WAHM Tells the Truth

 At school pick-up my polite conversation with another mom turns to what we each do. She is a nurse on swing shift. I tell her about my freelance work. She remarks on how lucky I am. I smile and wonder if she genuinely felt that way on my truth. My mind starts to tabulate just what my day entails, Monday to Friday when my husband is working outside the home and I am it for parenting.

We didn’t choose specifically to have me stay at home to raise our daughters.  With the realization of just what I would take home after paying daycare and other costs, it wasn’t worth it. To be brutally honest it would have been $337.67 bottom line. Spending the 45-50 hours a week away from my miracle babies didn’t seem worth it.

One look at our check book, with four people surviving on one income, I knew I had to do something.  Since I didn’t know how to cook or sew, or have an early childhood education certificate to do daycare, I didn’t know what I could do.

In the meantime of searching for revenue, I picked up a pen to fill the creative void that I felt in between midnight feedings and diaper changes. I wrote for the enjoyment and sanity of it. On a dare to myself, I started to tweet and answer calls for submissions for articles. With the shock and delight of acceptance I kept going. Making rookie mistakes along the way, I ploughed through with a passionate motivation.

I do not make JK Rowling money or even a drop in her royalties. I make enough to treat my family to the small luxuries that entertain us:  Starbucks, chapters and pizza money. Some months are famine and some I can splurge on a Grande. Also, I do not have a nannny nor family help. It is by circumstances.

My WAHM regular day:

5:30am: DD4 comes in our bed to curl up.

6:00am my husband’s alarm goes off. I hop into the shower out of necessity to guarantee a shower. DD4 either gets up or falls back to sleep.

6:40am kiss hubby good-bye. I either unload dishes, attempt to check emails, or prep snack bags for the day. I pour a half a cup of coffee into a travel mug, only I am not going anywhere for a while. It helps to keep it warm. I take one sip.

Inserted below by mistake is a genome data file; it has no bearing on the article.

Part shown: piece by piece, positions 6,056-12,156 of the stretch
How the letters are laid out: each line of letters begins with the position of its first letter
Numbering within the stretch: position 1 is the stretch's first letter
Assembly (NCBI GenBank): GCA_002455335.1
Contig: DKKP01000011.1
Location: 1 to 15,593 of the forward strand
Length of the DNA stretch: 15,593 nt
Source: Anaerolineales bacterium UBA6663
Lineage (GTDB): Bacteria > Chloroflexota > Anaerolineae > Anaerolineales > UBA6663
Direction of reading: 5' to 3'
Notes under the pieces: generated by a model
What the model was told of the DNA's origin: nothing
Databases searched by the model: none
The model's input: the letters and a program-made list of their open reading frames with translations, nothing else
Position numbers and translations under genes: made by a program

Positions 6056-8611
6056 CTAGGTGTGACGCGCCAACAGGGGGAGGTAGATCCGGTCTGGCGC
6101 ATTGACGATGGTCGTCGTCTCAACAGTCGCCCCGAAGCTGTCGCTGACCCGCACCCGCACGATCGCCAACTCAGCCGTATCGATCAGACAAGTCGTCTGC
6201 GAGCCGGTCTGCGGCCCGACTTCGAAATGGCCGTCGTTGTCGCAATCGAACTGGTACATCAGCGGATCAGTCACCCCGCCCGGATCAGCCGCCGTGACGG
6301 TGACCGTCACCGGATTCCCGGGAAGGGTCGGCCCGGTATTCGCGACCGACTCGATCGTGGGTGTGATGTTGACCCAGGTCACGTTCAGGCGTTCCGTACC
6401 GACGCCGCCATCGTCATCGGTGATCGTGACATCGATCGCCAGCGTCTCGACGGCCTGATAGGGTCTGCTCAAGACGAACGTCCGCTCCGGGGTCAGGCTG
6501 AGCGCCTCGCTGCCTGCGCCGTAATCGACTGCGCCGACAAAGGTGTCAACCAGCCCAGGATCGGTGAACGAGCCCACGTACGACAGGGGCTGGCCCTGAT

7:30 am DD2 wakes up and get her settled for breakfast. The attempts to ask DD4 to get dressed begin. If kids are extra squirrely I will put on PBS to watch Sesame Street or Curious George so I can get to work for a few blessed quiet minutes. I take second sip of coffee.

8:00-8:30 am get girls dressed and ready for the day. One last check at emails and answer any important ones. I print off drafts to take with us, in case I have time.

9:00-11:00am Pre-school drop-off or play dates or errands outside the house. Sometimes speech appointments or tests for DD2 developmental delays.

11:30-12:30pm Pick up DD4 from school then home for lunch. I eat lunch at sink in between getting girls settled and the kitchen caught up. Occasionally I get a casserole put together to place in fridge ready for dinner.

12:30-3:00pm attempt quiet time or play with the girls. Might try coffee again or a diet pop (no judgement please)

3:00-3:30pm snack time and attempts to write while kids are distracted.

3:30-5:00pm play with the girls either outside or parts of the house.

5:00-6:30pm Hubby gets home. It’s dinner, dishes, lunch prep and outlines drafts or catch up on reading.

6:30-8:30pm bath, book and bedtime.

9:00pm-?  After quick chat with hubby, I get back on computer to finish whatever my brain lets me finish. Wine will be present.

Bedtime is whenever I conk out or hubby wakes me up from my slumber on the couch where the computer blinks abandoned.

I collect my daughter after school and we walk back home for lunch. It’s a busy life with no coffee breaks let alone pee breaks. Dropping anything at the drop of a hat to be there for my daughters is priceless. My mom was there in the early years before she was sick. Our bond is still strong 27 years after her death. Having said that, I hope I am still here for my girls as they grow up.

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